No Business Without Technology

I received an e-mail recently from a pair of intrepid college graduates seeking my advice as they start a magazine. They laid out their idea with great enthusiasm, slathering on lots of personal compliments for good measure (works every time).

I e-mailed back what may have been a sobering response, but I don’t believe in pulling punches with aspiring entrepreneurs or anyone striving to succeed. I told them that it’s tough out here for established businesses, no less startups. I cautioned them not to be naïve. The magazine business and all print media have been hard hit by the shifting economy and the rapid rise of new media.

I suggested that they shouldn’t even bother to start a magazine today unless they are prepared to simultaneously launch a strong Website. Ideally, the Website should launch first, as a test for their concept and to drum up interest and subscribers prior to the print product being released.

The point was not to discourage them; quite the contrary. I urged them to pursue their dream but to do it strategically. The time is always ripe for budding entrepreneurs; but not every budding entrepreneur is ripe for the times.

One of the fundamental dictates of our time is this: You can’t credibly start any business today without having a strong online presence. Whether you use it primarily for marketing, sales, public relations, or simple credibility building, an old saying that used to apply to trees falling in the forest has gone high tech: In business today, if you don’t have a dot-com to point clients to, some will question if you exist at all.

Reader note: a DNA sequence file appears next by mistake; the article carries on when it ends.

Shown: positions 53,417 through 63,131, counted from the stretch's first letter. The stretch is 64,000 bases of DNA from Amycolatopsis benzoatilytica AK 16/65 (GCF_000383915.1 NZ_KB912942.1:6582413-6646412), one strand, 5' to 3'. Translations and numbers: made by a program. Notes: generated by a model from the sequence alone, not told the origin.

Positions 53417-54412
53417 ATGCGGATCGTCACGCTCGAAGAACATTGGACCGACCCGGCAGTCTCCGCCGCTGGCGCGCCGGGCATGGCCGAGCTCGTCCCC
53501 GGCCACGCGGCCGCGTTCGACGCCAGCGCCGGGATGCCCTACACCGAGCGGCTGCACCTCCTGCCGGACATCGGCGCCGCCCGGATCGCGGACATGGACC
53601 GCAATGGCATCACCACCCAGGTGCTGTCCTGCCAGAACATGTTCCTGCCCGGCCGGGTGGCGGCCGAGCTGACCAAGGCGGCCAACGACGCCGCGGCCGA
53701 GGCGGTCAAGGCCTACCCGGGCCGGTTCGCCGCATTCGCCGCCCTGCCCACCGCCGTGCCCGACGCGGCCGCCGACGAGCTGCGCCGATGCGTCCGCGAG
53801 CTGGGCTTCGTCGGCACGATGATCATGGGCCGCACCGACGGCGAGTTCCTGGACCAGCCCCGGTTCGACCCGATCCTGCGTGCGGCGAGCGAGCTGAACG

It’s almost cliché to say that technology has transformed our lives. Technology has overtaken our global culture, reshaping not just our personal routines, but the entire business landscape. Technology has revolutionized the game. And where it was once responding to existing business needs, technology is now often leading the charge on best practices and we are changing in response to its advances.

As a guy who still prefers the feel of paper and ink to buttons and screens, I admit to having a love—hate relationship with technology. I still carry a pad and pen with me at all times and I use them. But I’d be lost without my Blackberry. And my cell phone. And my iPod. And the digital heart monitor I wear when I work out. And my wife, who helps me troubleshoot whenever one or all of the above are